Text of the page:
Pirika, Japan’s Garbage Picker and Mission to Cleaning the World [startup] - GCreport.com

Pirika, Japan’s Garbage Picker and Mission to Cleaning the World [startup]

Type Pirika into the search engine and dozens of nonsensical terms come into view, as random LinkedIn profiles one doesn’t even bother to know more about.  Yet scroll down...

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Type Pirika into the search engine and dozens of nonsensical terms come into view, as random LinkedIn profiles one doesn’t even bother to know more about.  Yet scroll down a little further and there appears a rare headline that makes any environmental geek cheer.  Last month in December Techcruch reveals some interesting Japanese startups, one of which empowers its users to clean the world by picking up trash they find, making a pic of the object, throwing it away, and then share the experience with other users.

Actions are geo-tagged, and can be posted in Facebook or Twitter.  Says founder Fujio Kojima, prefering to describe himself as an environmental entrepreneur, rather than a social entrepreneur or IT venture manager, the goal is “to turn it into a platform responsible for the collection of 100 million pieces of trash a year within the next five years,”.

Pirika is a web service aimed at “picking up all the trashes, and cleaning up the world.”  It is based on the idea that the trash collection network will continue to expand as users take photos and shared gathered trash on their smartphones or tablets.   Already the app is available free as iPhone and Android apps, with the Android site claiming more than 2,500 pieces of trash over 3,000 places being picked across 33 countries.  Techwave Japan’s Masahiro Honda, believes this 1.0M app to be an interesting service, considering the countless services for sharing delicious meals and photo decorating.  Pirika is currently in collaboration with The Watershed Project, an environmental-NGO, after reaching the semifinals of the 3rd SF New Tech Japan Night.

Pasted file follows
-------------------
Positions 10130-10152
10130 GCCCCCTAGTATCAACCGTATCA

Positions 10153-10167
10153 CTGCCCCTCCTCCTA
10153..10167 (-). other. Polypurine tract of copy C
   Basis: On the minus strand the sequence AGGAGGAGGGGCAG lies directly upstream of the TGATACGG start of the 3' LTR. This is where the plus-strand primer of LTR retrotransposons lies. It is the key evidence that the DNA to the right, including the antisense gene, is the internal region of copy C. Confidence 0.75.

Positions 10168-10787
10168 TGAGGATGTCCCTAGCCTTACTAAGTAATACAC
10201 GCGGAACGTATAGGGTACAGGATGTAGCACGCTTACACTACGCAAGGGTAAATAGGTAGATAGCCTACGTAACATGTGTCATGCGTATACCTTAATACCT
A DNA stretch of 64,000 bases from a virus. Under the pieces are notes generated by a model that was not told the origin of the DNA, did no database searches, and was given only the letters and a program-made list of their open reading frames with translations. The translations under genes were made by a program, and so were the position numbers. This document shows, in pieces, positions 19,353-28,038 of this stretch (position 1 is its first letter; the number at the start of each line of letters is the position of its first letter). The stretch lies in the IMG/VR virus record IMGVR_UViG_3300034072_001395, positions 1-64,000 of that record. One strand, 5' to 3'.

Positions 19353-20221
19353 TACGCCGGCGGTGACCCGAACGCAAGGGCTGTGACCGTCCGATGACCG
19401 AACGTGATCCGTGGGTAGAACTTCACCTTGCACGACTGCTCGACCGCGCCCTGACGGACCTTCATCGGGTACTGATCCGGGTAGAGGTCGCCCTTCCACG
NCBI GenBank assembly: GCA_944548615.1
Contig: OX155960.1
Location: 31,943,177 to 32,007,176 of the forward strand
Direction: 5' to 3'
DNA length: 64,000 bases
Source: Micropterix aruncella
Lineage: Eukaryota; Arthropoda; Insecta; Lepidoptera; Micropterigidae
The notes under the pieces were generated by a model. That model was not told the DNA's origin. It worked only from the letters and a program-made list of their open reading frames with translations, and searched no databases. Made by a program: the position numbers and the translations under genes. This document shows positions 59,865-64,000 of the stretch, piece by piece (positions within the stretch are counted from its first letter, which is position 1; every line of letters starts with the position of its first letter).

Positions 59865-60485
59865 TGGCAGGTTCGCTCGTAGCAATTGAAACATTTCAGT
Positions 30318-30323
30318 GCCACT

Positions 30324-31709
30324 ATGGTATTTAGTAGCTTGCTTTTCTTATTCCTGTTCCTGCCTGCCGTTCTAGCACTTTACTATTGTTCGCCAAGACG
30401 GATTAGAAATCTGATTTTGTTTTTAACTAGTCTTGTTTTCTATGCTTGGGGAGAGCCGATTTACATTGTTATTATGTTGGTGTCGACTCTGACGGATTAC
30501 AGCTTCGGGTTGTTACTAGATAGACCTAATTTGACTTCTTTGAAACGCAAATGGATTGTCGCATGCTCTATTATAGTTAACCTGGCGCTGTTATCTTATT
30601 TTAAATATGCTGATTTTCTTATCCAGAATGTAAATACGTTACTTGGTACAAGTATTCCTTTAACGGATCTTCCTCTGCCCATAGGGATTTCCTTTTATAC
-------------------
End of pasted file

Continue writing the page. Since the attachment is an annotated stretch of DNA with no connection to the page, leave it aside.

Pirika’s most important selling point, according to Fujio, is that potential users are easily influenced by the action of “other people”, especially when seeing them taking photographing and sharing trash.  Then these people might be influenced to pick litter, or not to litter themselves.  Some of Fujio’s plans include introducing location-based advertising and coupons for cleaning around shops.  He however, admits that it’s too early to take the app to countries such as Vietnam or India, where he first got insight of Pirika’s operating platform.

While user figures may still be on the low side, Fujio envisions that an app such as Pirika potentially stands to collaborate with corporations in business brand improvements, citing the general annoyance of the Japanese public to find McDonald’s trash strewn in front of their residences.  Muses Fujio, “Perhaps it would be possible to offer coupons or bonuses to people who use Pirika to pick up McD trash. It would make good use of their platform, be an opportunity to carry out an interesting type of promotion that hasn’t been seen before, and they would actually be able to show the trash being collected up,”.  Since mid-October 2011, user figures are just over 800 downloads, with 550 registered users.  Of those, 150 have picked up trash at least once, and 30 use the app regularly.  Point to ponder?

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